Australia will compete with the Middle East, Chile and north Africa to become the world’s biggest hydrogen exporter, with the global market forecast to be worth $US1 trillion ($1.4 trillion) by 2050 as major economies pivot to the energy source to meet net zero emission goals.
New analysis by Goldman Sachs found Australia had the potential to replicate its giant coal and liquefied natural gas export industries with hydrogen, given its vast resources of low-cost renewables and close trading links with Japan and South Korea, which are expected to become major international importers.
A huge array of projects are in the pipeline across Australia as companies and investors look to capitalise on ample renewable resources to develop an industry that has become a key plank of the Morrison government’s technology-led solution to reach net zero emissions.
We believe the regions that have potential to become key exporters of clean hydrogen, especially once the seaborne market is considered, would be those that have a vast availability of low-cost renewable power resource or natural gas and carbon capture storage and will likely be able to supply clean hydrogen quantities larger than what is required to support their domestic demand,” Goldman analysts said.
Up to 30 per cent of global hydrogen volumes have the potential to be involved in cross-border transport, higher than for natural gas, setting the scene for a major new commodity to be traded throughout the world.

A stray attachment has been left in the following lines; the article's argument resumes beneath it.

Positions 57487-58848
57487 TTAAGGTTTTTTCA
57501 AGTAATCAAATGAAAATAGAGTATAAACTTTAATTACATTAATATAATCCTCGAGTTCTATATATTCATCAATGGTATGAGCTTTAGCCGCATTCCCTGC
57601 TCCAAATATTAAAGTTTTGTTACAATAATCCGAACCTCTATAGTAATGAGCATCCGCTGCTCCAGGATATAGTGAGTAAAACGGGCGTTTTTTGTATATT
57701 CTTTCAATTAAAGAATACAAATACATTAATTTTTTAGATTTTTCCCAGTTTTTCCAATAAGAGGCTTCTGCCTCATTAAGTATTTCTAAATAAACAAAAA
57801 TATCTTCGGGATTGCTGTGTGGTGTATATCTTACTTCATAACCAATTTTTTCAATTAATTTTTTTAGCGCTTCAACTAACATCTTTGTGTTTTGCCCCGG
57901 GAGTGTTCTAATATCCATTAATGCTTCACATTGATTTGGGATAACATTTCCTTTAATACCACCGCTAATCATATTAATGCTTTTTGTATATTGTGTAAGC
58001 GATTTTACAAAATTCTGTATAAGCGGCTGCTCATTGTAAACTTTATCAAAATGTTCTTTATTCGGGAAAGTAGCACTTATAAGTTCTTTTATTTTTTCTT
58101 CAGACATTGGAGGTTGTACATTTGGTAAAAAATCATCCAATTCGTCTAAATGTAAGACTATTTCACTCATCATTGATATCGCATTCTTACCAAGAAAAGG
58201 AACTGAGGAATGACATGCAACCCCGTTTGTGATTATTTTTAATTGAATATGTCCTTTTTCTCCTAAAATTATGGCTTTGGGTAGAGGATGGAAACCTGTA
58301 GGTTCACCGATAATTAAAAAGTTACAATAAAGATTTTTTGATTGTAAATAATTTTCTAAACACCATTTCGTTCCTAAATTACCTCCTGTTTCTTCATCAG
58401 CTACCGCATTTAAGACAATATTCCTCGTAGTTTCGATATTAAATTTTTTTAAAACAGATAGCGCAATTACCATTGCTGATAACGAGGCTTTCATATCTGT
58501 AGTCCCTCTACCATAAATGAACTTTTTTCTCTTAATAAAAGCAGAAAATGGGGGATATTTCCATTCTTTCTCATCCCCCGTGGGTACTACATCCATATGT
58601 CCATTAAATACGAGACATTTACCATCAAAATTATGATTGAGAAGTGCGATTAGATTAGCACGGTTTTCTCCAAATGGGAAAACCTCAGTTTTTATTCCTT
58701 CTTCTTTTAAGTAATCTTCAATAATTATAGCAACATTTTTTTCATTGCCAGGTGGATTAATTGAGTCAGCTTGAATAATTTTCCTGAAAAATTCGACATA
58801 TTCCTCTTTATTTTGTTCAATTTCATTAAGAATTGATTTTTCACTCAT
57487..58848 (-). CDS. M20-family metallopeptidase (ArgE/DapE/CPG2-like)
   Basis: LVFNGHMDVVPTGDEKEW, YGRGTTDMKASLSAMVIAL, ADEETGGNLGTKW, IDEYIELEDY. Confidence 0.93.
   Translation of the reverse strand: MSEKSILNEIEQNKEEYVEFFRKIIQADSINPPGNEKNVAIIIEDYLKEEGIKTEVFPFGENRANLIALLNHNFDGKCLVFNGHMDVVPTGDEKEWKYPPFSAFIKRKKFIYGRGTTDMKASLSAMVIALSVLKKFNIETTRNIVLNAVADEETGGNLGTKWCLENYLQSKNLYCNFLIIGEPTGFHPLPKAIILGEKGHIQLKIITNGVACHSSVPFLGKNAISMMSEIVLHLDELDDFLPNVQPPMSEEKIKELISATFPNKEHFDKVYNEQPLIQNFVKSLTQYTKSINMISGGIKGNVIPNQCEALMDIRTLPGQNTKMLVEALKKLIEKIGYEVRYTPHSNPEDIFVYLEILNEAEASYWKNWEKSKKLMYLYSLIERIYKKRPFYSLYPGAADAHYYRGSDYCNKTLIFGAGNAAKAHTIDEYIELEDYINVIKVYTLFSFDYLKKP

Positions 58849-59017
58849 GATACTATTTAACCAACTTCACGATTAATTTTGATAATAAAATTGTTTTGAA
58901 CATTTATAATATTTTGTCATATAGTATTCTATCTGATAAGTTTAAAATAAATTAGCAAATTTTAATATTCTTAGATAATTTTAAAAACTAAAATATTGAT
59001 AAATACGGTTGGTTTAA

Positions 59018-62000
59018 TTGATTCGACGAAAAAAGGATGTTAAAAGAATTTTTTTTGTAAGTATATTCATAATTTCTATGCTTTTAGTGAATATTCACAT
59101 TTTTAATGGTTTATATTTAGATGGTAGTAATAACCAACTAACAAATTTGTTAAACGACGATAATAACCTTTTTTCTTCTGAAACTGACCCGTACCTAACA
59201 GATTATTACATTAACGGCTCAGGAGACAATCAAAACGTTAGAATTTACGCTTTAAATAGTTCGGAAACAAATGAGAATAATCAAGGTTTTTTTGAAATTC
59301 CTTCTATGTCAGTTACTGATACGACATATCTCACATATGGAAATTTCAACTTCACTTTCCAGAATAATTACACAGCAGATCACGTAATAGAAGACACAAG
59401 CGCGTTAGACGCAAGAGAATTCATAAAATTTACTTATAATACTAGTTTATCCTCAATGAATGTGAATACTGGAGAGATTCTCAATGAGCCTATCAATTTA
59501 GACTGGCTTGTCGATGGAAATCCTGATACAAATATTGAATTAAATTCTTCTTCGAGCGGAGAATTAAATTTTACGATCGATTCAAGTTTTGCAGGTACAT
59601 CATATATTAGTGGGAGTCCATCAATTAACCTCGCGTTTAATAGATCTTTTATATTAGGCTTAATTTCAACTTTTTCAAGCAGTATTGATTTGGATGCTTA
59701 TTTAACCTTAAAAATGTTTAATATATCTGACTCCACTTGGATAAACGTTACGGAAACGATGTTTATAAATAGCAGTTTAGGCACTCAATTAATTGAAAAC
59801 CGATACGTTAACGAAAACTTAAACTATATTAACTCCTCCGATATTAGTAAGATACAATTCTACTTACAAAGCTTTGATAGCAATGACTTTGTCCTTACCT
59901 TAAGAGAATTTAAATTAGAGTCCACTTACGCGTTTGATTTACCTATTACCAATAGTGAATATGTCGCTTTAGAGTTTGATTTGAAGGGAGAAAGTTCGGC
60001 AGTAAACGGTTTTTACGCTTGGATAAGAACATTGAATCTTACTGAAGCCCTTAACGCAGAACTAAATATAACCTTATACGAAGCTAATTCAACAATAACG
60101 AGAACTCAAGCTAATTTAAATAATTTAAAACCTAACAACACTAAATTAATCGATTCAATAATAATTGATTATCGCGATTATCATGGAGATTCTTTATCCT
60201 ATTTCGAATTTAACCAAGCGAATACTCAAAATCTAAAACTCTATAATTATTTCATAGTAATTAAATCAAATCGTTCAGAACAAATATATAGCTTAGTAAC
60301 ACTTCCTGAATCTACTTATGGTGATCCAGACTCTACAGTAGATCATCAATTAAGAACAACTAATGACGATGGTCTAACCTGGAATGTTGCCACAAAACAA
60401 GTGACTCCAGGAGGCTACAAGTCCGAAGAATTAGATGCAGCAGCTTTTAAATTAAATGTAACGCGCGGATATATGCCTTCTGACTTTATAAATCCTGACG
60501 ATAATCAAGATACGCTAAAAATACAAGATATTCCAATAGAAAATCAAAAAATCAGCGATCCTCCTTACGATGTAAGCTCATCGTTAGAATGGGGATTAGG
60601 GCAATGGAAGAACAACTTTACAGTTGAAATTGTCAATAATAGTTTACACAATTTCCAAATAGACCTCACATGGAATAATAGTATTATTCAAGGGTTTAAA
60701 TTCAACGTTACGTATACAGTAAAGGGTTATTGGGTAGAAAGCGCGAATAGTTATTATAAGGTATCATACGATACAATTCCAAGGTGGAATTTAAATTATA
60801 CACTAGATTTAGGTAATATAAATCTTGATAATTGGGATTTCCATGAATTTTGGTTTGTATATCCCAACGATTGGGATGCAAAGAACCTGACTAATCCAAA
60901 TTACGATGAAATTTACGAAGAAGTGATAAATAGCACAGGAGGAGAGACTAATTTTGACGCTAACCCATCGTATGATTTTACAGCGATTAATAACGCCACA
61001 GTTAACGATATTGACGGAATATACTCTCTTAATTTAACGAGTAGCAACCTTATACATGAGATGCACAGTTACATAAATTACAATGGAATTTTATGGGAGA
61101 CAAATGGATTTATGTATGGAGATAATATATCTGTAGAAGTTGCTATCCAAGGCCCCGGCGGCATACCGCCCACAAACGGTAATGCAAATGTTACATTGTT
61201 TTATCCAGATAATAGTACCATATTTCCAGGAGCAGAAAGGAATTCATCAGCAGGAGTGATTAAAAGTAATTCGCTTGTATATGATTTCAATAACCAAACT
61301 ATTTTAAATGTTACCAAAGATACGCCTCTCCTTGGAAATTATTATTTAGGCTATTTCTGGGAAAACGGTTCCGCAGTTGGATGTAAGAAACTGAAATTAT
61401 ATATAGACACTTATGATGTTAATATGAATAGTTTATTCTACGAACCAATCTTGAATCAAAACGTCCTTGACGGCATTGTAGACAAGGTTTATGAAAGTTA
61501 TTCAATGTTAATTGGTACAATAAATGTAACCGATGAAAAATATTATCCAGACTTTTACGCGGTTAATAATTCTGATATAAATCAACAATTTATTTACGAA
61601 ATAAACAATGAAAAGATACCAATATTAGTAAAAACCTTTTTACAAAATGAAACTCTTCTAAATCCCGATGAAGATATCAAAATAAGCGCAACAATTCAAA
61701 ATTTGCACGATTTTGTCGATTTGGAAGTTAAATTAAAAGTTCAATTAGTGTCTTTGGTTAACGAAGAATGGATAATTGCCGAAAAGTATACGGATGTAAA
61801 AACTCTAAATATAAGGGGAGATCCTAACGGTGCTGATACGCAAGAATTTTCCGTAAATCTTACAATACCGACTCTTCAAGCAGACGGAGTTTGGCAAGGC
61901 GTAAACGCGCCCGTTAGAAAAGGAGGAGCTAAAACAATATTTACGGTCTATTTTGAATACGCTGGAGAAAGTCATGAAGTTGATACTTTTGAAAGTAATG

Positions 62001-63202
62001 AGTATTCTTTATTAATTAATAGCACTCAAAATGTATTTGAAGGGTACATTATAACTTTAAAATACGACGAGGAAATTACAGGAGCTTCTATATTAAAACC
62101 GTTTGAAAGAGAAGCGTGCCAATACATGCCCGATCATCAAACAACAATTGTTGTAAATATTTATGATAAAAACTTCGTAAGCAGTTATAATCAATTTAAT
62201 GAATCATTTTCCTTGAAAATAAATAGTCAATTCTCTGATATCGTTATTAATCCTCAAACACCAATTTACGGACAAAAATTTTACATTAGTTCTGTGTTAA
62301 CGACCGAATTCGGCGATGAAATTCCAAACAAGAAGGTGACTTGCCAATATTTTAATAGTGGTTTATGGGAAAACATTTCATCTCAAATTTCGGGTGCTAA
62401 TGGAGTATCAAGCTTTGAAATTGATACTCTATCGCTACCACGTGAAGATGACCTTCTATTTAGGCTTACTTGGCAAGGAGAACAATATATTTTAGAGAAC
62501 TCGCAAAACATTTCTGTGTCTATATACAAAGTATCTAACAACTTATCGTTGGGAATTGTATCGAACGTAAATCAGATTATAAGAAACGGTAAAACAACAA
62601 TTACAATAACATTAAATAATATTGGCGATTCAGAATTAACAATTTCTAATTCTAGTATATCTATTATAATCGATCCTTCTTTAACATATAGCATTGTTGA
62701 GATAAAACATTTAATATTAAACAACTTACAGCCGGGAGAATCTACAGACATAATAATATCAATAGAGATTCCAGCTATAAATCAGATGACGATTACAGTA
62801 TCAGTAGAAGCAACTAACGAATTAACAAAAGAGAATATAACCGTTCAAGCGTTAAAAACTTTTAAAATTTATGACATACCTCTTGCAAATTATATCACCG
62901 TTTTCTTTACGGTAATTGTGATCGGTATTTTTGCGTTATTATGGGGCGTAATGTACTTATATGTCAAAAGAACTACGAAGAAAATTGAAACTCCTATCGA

Its affordability is also changing rapidly. “Clean hydrogen has emerged as a critical pillar to any aspiring global net zero path, aiding the decarbonisation of 15 per cent of global greenhouse gas emissions on our estimates,” Goldman Sachs said. “Green hydrogen is the ultimate decarbonisation solution, in our view, benefiting from the growth and cost deflation in renewable power.
The total installed electrolyser capacity for green hydrogen production was only around 0.3 gigawatts by the end of 2020 but the industry is moving at a remarkable pace, with the current projects pipeline suggesting an installed electrolysis capacity of close to 80GW by the end of 2030.”
Green hydrogen – produced with renewable energy – is expected to be at cost parity with hydrogen produced from gas in some regions by 2025, at a cost of $US1.50 a kilogram.
Hydrogen cost parity with diesel in long-haul heavy road transport is likely as early as 2027. Canberra has a plan for the nation to become a top-three exporter of hydrogen to Asian markets by 2030 and has set a stretch goal of producing hydrogen for less than $2 a kilogram.
Andrew Forrest’s upstart green energy arm has long-term plans to produce 50 million tonnes of renewable clean hydrogen a year, equivalent to the output of some of the world’s largest oil and gas companies, while Origin and Woodside have multiple projects in the pipeline.
Australia’s biggest hydrogen developers have previously called on the Morrison government to create a $19bn Net Zero fund, aimed at slashing emissions and speeding up the fuel’s rollout to the steel and heavy transport industries and in the nation’s gas sector by 2030.
The Morrison government in September announced plans for nearly $500m in new grants to accelerate Australia’s clean hydrogen industry, with funding prioritised for regional areas shifting their economies away from fossil fuel jobs, taking total government spending to $1.2bn.
It first developed a national strategy to turbocharge the industry two years ago and plans to develop a new export industry responsible for 8000 jobs and $11bn of extra income by 2050.
It has prioritised seven hubs: Bell Bay in Tasmania, Darwin, South Australia’s Eyre Peninsula, Gladstone in Queensland, The Latrobe and Hunter Valleys and the Pilbara in Western Australia.
Extracted in full from: Australia in race for hydrogen supremacy: Goldman Sachs (theaustralian.com.au)